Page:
Germany: tense wage dispute in retail continues

Again without any agreement: after long confrontations, the union and the employers did not reach any conclusion for the sector during the last collective bargaining of the year in Hamburg. A solution could have set the tone for future negotiations at the national level. Still, the working class does not give up.

By Carolina Menéndez Trucco

Missing products, empty shelves and strike employees in large supermarket chains, among other stores, in several federal states. Days before Christmas, this is how the retail market looked like throughout Germany. In the middle of the European winter, someone might have asked: is it Coronavirus again? However, this has nothing to do with disruptions to supply chains caused by the pandemic or the consequences of war. The protests and the delivery bottleneck were to be expected for other reasons; the union organization had already anticipated it months before in the face of the inflexible position of the employers. After repeated strikes for months and 60 rounds of fruitless collective bargaining between the German Retail Association (HDE) and the Ver.di union (United Services Union), the employers’ association set a deadline: December 28, 2023, in Hamburg as the last opportunity for rapprochement.

After a pause of a week, discussions began on the morning of that Thursday. The fact that the negotiations continued hours later was initially taken as a positive sign, but in the end it culminated in another new disappointment. The rich port city ends the year with bad news for the retail working class. While the agreement was only going to affect the Hamburg tariff zone, the compromise could have served as a model for future agreements in the 14 collective bargaining districts across the country, where higher wages have been fought for more than eight months. The employers considered the round as “the last chance for an agreement before the end of the year.

But the working class does not give up. Faced with the imposition of deadlines and tariffs, the head of the retail sector at the Ver.di federal Executive Board, Corinna Groß, assured: “We do not accept collective bargaining dictates!” Therefore, it is now only possible to reach a conclusion if there is a better employer offer.

A long-standing dispute

The conflict in retail trade has been going on for a long time. Employees in the sector have been fighting and striking for higher wages for months. Many employees currently earn little more than minimum wage. The union demands, among other things, at least 2.50 euros more per hour in all regions and a period of one year. Depending on the state, there are additional requirements. Employers say they offer a good 10% salary increase spread over two years. But according to Ver.di, this would only mean an increase of 1.04 euros in 2023. “Based on a term of two years, just 1.78 euros. That’s not even half of what the employees are demanding to make ends meet during the crisis,” criticized Silke Zimmer from the union’s federal executive board.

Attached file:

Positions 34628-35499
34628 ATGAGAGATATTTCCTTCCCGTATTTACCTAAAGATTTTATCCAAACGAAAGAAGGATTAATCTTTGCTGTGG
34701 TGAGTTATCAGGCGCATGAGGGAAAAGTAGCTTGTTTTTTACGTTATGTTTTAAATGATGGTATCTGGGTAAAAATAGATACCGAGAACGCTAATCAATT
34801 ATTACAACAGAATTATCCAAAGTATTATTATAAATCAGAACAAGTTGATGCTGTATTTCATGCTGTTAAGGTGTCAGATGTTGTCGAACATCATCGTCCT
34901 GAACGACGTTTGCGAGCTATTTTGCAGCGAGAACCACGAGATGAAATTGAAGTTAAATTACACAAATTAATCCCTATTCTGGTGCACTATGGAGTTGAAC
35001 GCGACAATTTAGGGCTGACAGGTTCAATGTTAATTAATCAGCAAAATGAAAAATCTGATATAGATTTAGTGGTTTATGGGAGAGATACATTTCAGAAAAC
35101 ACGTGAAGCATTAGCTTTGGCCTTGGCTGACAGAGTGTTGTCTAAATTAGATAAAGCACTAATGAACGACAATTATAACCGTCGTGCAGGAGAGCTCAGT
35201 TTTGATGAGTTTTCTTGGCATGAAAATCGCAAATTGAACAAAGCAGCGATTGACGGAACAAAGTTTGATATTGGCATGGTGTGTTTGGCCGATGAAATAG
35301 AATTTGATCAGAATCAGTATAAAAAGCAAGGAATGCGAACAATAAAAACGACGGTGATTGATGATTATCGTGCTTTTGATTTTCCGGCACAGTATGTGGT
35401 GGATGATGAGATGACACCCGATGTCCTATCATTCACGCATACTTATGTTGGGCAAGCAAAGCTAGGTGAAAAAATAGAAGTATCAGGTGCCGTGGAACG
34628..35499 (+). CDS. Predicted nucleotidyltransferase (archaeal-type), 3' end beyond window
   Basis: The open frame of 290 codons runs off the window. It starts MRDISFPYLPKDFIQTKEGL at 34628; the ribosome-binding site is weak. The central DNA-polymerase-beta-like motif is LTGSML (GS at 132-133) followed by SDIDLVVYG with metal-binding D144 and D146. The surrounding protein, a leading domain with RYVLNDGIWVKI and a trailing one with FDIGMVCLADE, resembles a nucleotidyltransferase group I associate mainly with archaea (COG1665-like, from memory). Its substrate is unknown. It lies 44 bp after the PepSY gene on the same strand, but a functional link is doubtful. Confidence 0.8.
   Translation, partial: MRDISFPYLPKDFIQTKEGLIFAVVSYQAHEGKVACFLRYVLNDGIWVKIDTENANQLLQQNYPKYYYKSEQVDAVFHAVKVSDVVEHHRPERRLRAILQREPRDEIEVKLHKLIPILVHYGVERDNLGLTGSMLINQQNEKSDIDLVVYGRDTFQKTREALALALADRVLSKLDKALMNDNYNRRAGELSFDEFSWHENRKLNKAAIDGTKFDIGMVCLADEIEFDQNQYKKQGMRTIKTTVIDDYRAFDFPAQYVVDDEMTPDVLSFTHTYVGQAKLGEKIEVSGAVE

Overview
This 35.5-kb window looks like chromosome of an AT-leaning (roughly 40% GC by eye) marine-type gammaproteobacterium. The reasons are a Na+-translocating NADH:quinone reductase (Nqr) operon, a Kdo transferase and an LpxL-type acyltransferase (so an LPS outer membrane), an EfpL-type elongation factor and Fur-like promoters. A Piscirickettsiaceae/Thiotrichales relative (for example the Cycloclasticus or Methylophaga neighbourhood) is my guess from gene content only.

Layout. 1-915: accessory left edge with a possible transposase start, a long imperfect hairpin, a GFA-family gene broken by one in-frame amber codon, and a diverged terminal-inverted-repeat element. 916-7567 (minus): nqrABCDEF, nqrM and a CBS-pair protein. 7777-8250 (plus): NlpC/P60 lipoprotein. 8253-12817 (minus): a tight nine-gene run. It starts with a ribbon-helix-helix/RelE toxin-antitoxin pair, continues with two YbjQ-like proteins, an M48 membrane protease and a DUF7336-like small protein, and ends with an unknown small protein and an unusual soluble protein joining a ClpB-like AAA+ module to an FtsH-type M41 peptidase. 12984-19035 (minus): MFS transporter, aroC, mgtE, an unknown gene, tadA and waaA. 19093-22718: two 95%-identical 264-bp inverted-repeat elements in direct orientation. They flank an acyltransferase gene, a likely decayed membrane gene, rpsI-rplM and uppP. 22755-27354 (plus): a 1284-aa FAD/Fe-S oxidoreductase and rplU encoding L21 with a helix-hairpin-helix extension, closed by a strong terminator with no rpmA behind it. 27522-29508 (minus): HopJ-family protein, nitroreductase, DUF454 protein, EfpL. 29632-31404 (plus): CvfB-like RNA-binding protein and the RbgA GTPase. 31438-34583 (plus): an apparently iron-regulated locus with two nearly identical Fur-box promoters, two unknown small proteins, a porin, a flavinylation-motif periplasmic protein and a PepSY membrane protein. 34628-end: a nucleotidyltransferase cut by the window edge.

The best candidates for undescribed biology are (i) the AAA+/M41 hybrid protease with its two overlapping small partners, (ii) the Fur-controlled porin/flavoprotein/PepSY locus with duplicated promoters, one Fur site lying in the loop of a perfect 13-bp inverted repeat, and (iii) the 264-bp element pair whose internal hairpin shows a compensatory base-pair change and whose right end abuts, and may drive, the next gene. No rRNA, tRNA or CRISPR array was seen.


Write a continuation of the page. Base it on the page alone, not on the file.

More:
During the negotiations in Hamburg, Ver.di and the Northern Trade Association (the local employers’ association) could not reach an agreement. According to the German Retail Association (HDE), the negotiations failed again “due to the union’s exaggerated ideas.” While Ver.di accused the other side of not having improved its previous offer. “The employers haven’t moved, that means a loss of real wages for the employees,” the union said. What then remains after this arduous wage dispute, apart from empty shelves and a Santa Claus with less weight on his back? To achieve a fairer agreement, 2024 will probably begin with more protests in businesses throughout the country…

Politics on stage

With few words and half a smile, Social Democratic Chancellor Scholz asked during his time at the last Ver.di Federal Congress for a clear stance against right-wing populism. A month later, he shook hands with Italy’s far-right prime minister, Giorgia Meloni, in the German Chancellery. Undoubtedly, it is not enough to proclaim the fight against the right if diplomatic relations are then maintained with them, even with genocidal states like Israel.

But unfortunately, the astonishment sometimes seems infinite. It is “a good sign that we have improved the welfare state security in Germany during these times,” Scholz said at the union congress. Now, the welfare state devastated after the pandemic, the budget crisis, the government’s austerity policy and the social cuts that have left so many unprotected on the streets do not appear on the chancellor’s scale.

A test of strength

The bureaucratic-reformist leadership of the large unions is often closer to the employers than to the workers in negotiations. The German Trade Union Confederation (DGB), the umbrella organization that encompasses eight, including Ver.di, should give more signals by acting in favor of the entire working class. The consultation and democratic decision of the bases, the consistent mobilization for demands, solidarity and coordination with other sectors in struggle, will help to develop a combative union wing.

In an inflationary context, fair wages are a fundamental right. In German retail in particular, as it is an area where working conditions are often more precarious. For this reason, it is strategic that the labor movement plays an increasingly solid role. You would only have to take a look at its great struggles from May 1st to the recent ones in the American automotive sector to remember the power of the working class. In Germany, retail trade is still standing.